Segregated funds, or Individual Variable Insurance Contracts (IVICs), are pools of investments, similar to mutual funds, but sold as an insurance policy. They offer full or partial principal guarantees if held until they mature or until the fund holder passes away. Therefore, they can be useful in estate planning.
Segregated funds also offer protection from creditors. This means that if you go bankrupt or fail to pay your debts, creditors cannot touch the money in this fund, unless you have opened this fund in anticipation of going bankrupt.
If you are thinking about buying a segregated fund, be sure to ask your licensed insurance agent about the Fund Facts, a document that highlights key information about the fund. It should be available on the insurance company’s website, or you can request it from the person selling you the fund.
What Risks do They Have?
Segregated funds take some of the risk out of investing because they offer a guaranteed return if you hold the fund until your contract matures (usually between 10 and 20 years). However, if you need to sell before the maturity date, nothing is guaranteed.
A segregated fund’s risk stems from the investments it holds. If the investments do well, then you will get good returns. But if the fund manager makes bad investment decisions or volatile market conditions cause the fund to perform poorly, then you risk losing money on your investment, if you sell before it matures.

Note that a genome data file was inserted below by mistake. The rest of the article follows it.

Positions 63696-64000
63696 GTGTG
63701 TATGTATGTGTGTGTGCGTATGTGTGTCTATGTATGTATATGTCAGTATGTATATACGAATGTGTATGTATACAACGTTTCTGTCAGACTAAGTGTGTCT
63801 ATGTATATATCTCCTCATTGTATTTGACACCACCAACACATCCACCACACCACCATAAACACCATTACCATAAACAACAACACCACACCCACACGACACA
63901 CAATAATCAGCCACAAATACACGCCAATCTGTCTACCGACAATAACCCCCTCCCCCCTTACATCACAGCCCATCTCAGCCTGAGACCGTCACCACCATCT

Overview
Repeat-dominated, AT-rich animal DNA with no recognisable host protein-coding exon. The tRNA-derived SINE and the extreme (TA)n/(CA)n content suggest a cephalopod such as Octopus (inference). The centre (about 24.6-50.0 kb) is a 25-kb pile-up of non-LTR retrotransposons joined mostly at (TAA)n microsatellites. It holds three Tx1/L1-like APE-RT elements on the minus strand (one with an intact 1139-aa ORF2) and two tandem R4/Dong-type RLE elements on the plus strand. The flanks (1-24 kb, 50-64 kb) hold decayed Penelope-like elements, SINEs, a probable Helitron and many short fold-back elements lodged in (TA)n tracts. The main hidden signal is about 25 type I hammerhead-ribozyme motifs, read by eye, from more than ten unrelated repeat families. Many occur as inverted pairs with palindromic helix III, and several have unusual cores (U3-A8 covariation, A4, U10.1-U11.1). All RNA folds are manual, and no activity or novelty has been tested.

Can You Sell Them Easily?
Yes. It’s easy to sell segregated funds back to the fund company, but if you sell, which is called a redemption, before the maturity date, you receive market price for your units, minus any redemption fees you owe. This means you could lose money.
What are the Associated Costs?
Segregated funds usually have higher MER than mutual funds, because of the built-in insurance benefit. There are also sales fees associated with the purchase of any investment fund. See our Fees & Charges page for more information.
What are the Expected Types of Returns?
Segregated funds earn interest, dividends, and capital gains like mutual funds. The fund grows by retaining and reinvesting the earnings.
A feature unique to many segregated funds is the reset option. This means that if the value of the fund has gone up, you may be able to lock in that increased value and receive at least the guaranteed percentage of that increased value provided you hold the fund to the maturity date. If you choose this option, the fund company will extend the maturity date as well. Certain funds have a Guaranteed Minimum Withdrawal Benefit (GMWB), which guarantees you retirement income. There may be additional fees or insurance cost for the reset or GMWB options.
If you redeem your units back to the insurance company, you will receive market value for your investment, minus any fees you owe. You will earn capital gains if the fund has made money, or capital losses if the fund has lost money.
Segregated funds have a maturity and death guarantee. This means that if you hold the fund until it matures, the fund company will pay you 75% to 100% of your principal investment. If the fund holder of the fund passes away, the named beneficiary gets a guaranteed minimum amount based on the life insurance associated with the fund. The beneficiary gets the money directly and avoids probate fees and executor fees.